Peritoneal Inclusion Cysts with Mural Mesothelial Proliferation
ABSTRACT The clinical and pathological features of six cases of a rare, hitherto unreported type of pelvic cyst are described. The cysts occurred in female patients (15-51 years of age) who presented with lower abdominal pain and evidence of a pelvic mass. All but one of the patients had a history of prior pelvic surgery. Laparotomy revealed dense pelvic adhesions and a cystic lesion that was interpreted by the surgeon as ovarian in origin. On gross examination, the cysts measured up to 15 cm in diameter, were uni- or multilocular and thin-walled, and contained bloody or serous fluid. They were adherent to the surface of the ovaries, but did not involve the ovarian parenchyma. On microscopic examination, the cyst walls were composed of markedly inflamed granulation and fibrous tissue in which were embedded mesothelial cells arranged in glands, nests, cords, and single cells. Because of this infiltrative pattern, as well as cytological atypia and mitotic activity within the mesothelial cells, a diagnosis of cancer was considered in several cases. All patients are alive with no evidence of disease at postoperative intervals of 6 months to 5 years. We propose that these cysts represent peritoneal inclusion cysts (benign cystic mesotheliomas) in which the histological appearance has been altered by an unusual degree of inflammation, fibrosis, and entrapment of mesothelial cells.
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ABSTRACT: Mesotheliomas usually arise from the pleura and are malignant. We report an unusual case of benign peritoneal mesothelioma presenting in a 59-year-old woman. The disease resulted in bilateral hydronephrosis, colovesical fistula formation, recurrent small bowel obstruction and chronic abdominal pain. To date only a handful of cases have been reported and to the best of our knowledge, none has been so aggressive.Tumori 95(6):808-10. · 1.09 Impact Factor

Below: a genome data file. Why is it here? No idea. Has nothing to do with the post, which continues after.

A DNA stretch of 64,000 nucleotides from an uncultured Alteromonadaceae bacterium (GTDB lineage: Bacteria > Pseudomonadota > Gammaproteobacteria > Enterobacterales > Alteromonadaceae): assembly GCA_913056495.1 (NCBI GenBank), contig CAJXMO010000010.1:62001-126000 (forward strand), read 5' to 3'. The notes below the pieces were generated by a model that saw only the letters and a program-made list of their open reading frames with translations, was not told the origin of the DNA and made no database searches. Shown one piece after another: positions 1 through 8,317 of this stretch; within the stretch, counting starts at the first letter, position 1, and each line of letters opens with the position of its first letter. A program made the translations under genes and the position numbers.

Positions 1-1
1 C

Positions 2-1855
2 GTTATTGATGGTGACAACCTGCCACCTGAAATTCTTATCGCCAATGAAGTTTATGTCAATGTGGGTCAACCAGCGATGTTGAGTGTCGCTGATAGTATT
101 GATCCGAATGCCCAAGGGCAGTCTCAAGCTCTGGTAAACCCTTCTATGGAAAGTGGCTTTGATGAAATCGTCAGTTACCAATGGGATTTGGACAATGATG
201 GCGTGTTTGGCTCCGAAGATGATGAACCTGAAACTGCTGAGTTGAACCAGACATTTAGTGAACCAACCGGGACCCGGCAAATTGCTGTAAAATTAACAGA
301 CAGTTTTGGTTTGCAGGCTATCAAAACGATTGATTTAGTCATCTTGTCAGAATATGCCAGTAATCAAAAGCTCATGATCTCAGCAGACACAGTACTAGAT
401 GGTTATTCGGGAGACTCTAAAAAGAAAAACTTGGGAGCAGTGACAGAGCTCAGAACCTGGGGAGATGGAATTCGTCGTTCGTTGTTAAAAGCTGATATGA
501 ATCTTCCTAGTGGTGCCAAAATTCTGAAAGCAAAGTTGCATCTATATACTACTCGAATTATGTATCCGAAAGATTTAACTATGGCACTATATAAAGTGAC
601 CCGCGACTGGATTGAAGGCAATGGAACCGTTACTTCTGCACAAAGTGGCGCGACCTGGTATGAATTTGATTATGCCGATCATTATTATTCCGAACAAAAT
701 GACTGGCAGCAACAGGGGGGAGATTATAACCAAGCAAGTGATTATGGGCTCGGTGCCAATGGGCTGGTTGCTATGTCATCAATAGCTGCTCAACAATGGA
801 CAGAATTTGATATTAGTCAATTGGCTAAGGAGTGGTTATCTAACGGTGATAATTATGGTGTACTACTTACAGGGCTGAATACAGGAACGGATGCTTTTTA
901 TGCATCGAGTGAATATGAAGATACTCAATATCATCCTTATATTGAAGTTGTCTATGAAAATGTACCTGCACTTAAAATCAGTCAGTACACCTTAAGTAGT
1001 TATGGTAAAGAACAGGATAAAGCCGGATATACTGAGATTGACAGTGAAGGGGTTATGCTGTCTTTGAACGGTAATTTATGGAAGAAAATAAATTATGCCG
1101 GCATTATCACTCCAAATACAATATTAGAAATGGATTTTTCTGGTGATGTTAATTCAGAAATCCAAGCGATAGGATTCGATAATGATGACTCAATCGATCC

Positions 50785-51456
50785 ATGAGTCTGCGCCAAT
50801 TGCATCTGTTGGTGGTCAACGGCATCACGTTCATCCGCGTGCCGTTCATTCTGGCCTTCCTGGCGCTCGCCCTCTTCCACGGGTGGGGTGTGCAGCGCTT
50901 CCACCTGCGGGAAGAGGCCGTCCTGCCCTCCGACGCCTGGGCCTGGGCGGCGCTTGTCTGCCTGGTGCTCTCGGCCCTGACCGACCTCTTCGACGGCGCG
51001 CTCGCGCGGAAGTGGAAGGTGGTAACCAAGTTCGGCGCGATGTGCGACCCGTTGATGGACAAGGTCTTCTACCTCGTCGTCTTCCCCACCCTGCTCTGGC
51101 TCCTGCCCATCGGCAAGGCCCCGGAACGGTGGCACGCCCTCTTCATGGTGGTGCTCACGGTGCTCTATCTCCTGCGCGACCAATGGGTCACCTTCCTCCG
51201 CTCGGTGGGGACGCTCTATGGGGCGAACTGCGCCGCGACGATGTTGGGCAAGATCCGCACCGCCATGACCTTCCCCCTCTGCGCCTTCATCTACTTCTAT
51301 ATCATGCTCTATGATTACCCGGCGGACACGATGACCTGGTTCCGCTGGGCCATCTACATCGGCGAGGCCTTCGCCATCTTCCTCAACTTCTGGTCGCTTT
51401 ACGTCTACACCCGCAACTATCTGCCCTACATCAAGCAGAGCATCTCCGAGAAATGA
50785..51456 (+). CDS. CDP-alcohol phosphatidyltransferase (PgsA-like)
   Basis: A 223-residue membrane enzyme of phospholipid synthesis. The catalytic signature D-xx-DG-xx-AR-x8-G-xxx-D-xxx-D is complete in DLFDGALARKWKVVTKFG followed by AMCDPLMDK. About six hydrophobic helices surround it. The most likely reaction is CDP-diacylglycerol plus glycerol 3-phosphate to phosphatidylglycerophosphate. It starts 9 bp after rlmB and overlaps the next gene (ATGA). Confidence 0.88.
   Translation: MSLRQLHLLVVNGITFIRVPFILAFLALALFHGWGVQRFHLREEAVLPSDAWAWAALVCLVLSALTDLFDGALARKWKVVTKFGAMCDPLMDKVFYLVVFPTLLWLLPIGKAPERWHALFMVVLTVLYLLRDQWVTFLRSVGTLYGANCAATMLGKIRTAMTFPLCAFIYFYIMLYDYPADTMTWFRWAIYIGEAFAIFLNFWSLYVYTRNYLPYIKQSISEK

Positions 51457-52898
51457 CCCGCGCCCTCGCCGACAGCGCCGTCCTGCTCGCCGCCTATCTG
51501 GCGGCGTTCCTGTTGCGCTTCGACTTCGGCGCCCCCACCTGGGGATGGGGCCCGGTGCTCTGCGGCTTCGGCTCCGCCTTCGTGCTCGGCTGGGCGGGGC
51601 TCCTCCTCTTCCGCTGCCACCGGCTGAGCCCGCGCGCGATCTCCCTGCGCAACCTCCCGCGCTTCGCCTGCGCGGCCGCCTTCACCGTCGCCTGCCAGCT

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ABSTRACT: A histologically-confirmed, multicystic, benign mesothelioma, with free-floating, thin-walled cysts, in the abdominal cavity of a 27-year-old woman was reported in 1954. After removal of all visible cysts by laparotomy, the patient was healthy and well for 29 years, when she was surgically treated for cholecystitis and gall bladder stones in 1982. The whole peritoneum was found covered with small cysts lined by mesothelial cells. The patient is (April 1987) well, with no complaints. Sections from the old paraffin blocks were studied by means of scanning, transmission electron microscopy and immunohistochemistry. These methods confirmed the histological diagnosis. The authors discuss whether such a lesion really is a benign tumor or should rather be otherwise classified.Apmis 12/1987; 96(1‐6):123 - 127. DOI:10.1111/j.1699-0463.1988.tb05278.x · 1.92 Impact Factor
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ABSTRACT: Twenty-five cases of multilocular peritoneal inclusion cysts (MPIC) were investigated. All but four cases were associated with a history of a previous abdominal or pelvic operation, or evidence of endometriosis or pelvic inflammatory disease, or combinations of these findings. All of the lesions were attached to pelvic organs, 44% also occupied the upper abdominal cavity, and 16% involved the retroperitoneum. In three cases free-floating cysts were present as well. The median diameter of the lesions was 13 cm. The cyst locules were lined by one to several layers of flat to cuboidal mesothelial cells that occasionally formed papillae, had a hobnail shape, or had undergone squamous metaplasia. The stroma was characterized by chronic inflammation and often acute inflammation. In most of the cases there was mural proliferation of the mesothelial cells, occasionally simulating a malignant mesothelioma. Twelve lesions were complicated by postoperative local recurrence; in four of these cases the recurrences were multiple; neither the size of the lesion nor the presence of mural mesothelial proliferation influenced the outcome. The clinical and pathologic data in this series suggest that the MPIC is a nonneoplastic reactive mesothelial proliferation.Cancer 09/1989; 64(6):1336 - 1346. DOI:10.1002/1097-0142(19890915)64:6<1336::AID-CNCR2820640628>3.0.CO;2-X · 4.90 Impact Factor